The Seventh Circuit has found that the postal service grievance procedure satisfies due process requirements. In Winston v. United States Postal Service, 585 F.2d 198 (7th Cir. 1978), the plaintiff attempted to argue that the grievance procedure violated due process. The Seventh Circuit determined that the procedure adequately safeguarded the rights of postal employees; "we hold that the grievance procedures adopted for non-preference-eligible postal employees by USPS and the Union do not violate the due process clause of the Fifth Amendment." Id. at 210. See also Ellis v. United States Postal Service, 784 F.2d 835, 840 (7th Cir. 1986). Given this controlling authority, we reject Messner's claim that his due process rights were violated.
The Post Office argues that Messner's constitutional tort and §§ 1981 and 1985 claims should be dismissed because he failed to pursue his remedies under the postal service grievance procedure. In support of this argument, the Post Office cites a number of cases in which courts have refused to allow federal employees to circumvent statutorily authorized grievance procedures.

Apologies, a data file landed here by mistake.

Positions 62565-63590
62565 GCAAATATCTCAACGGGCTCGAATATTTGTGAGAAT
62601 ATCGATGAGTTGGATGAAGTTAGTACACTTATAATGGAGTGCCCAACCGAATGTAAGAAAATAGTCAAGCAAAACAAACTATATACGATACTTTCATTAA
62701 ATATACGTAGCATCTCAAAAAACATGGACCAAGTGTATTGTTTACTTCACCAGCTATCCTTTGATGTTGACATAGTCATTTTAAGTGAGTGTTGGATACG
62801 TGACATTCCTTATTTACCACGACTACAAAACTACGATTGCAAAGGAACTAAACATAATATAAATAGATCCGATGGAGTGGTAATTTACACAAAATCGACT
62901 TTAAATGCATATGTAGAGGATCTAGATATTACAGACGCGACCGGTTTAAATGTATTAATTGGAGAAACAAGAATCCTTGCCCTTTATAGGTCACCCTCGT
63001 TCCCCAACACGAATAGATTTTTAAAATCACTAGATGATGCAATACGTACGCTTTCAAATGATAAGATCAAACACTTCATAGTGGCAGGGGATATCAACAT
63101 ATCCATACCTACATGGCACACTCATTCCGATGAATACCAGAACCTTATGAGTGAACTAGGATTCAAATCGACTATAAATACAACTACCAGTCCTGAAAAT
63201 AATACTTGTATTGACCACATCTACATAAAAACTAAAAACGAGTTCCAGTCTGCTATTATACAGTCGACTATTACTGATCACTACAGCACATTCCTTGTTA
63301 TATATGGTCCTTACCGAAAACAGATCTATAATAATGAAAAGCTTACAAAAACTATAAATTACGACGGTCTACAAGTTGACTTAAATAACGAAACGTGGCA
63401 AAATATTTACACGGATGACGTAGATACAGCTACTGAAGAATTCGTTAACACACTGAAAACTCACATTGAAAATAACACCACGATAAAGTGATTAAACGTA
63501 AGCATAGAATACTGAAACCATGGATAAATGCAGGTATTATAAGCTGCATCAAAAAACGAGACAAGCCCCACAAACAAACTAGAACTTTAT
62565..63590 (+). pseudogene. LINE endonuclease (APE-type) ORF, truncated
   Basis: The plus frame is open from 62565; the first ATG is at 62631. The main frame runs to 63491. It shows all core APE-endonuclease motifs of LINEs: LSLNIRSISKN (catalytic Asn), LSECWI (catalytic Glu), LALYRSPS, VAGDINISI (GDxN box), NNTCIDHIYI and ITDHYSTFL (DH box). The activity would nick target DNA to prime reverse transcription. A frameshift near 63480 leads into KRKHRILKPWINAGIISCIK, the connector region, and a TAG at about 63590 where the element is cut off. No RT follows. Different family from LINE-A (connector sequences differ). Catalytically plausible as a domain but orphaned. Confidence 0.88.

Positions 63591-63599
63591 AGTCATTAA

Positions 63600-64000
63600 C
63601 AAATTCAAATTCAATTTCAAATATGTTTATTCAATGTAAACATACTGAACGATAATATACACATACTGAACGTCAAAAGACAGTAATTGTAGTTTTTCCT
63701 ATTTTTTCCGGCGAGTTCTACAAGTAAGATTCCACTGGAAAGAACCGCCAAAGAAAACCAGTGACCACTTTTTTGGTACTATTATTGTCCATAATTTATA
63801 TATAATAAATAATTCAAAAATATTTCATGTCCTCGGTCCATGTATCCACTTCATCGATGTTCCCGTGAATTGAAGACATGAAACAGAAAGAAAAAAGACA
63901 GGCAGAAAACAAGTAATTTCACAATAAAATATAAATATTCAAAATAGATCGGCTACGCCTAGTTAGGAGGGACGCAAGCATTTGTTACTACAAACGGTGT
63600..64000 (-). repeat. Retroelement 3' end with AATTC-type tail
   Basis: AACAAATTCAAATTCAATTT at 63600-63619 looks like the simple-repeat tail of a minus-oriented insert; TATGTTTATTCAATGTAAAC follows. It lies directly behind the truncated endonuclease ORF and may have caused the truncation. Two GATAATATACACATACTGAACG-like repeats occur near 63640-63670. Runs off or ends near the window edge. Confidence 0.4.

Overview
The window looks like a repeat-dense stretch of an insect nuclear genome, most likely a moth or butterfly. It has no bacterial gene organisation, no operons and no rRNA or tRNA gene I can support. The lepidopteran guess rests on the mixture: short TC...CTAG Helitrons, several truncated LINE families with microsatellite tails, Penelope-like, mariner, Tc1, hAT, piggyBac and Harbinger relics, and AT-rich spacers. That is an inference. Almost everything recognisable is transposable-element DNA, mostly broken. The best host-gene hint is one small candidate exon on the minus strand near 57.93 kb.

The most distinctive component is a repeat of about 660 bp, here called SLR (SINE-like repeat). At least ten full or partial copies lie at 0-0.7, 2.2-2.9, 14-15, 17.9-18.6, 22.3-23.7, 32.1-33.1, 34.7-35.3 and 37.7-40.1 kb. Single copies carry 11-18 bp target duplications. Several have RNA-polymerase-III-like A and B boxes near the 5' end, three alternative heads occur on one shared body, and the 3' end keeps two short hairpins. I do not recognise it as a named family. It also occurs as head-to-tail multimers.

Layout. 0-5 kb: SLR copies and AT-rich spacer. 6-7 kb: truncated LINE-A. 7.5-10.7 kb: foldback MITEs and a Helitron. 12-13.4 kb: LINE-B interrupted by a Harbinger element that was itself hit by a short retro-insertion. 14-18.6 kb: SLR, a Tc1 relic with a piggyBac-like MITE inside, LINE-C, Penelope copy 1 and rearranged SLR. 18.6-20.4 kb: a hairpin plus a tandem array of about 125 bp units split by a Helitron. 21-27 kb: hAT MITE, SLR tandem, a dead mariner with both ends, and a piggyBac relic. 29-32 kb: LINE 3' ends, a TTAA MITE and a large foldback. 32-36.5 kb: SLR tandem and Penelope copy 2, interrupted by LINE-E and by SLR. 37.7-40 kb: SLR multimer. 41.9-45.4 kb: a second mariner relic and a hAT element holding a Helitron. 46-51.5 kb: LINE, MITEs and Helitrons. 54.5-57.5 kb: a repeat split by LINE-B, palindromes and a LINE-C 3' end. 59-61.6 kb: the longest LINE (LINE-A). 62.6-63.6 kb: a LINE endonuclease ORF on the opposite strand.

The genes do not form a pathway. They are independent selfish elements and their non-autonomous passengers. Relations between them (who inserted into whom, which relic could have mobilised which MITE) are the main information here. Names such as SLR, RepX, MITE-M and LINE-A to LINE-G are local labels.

In Bush v. Lucas, 462 U.S. 367, 103 S. Ct. 2404, 76 L. Ed. 2d 648 (1983), the Supreme Court held that a federal employee could not bypass civil service remedies and institute a First Amendment action in federal court. Bush, the plaintiff, had been demoted after making derogatory statements about his employer, the National Aeronautics and Space Administration. Bush filed an action in federal court, claiming that the demotion violated rights guaranteed to him by the First Amendment.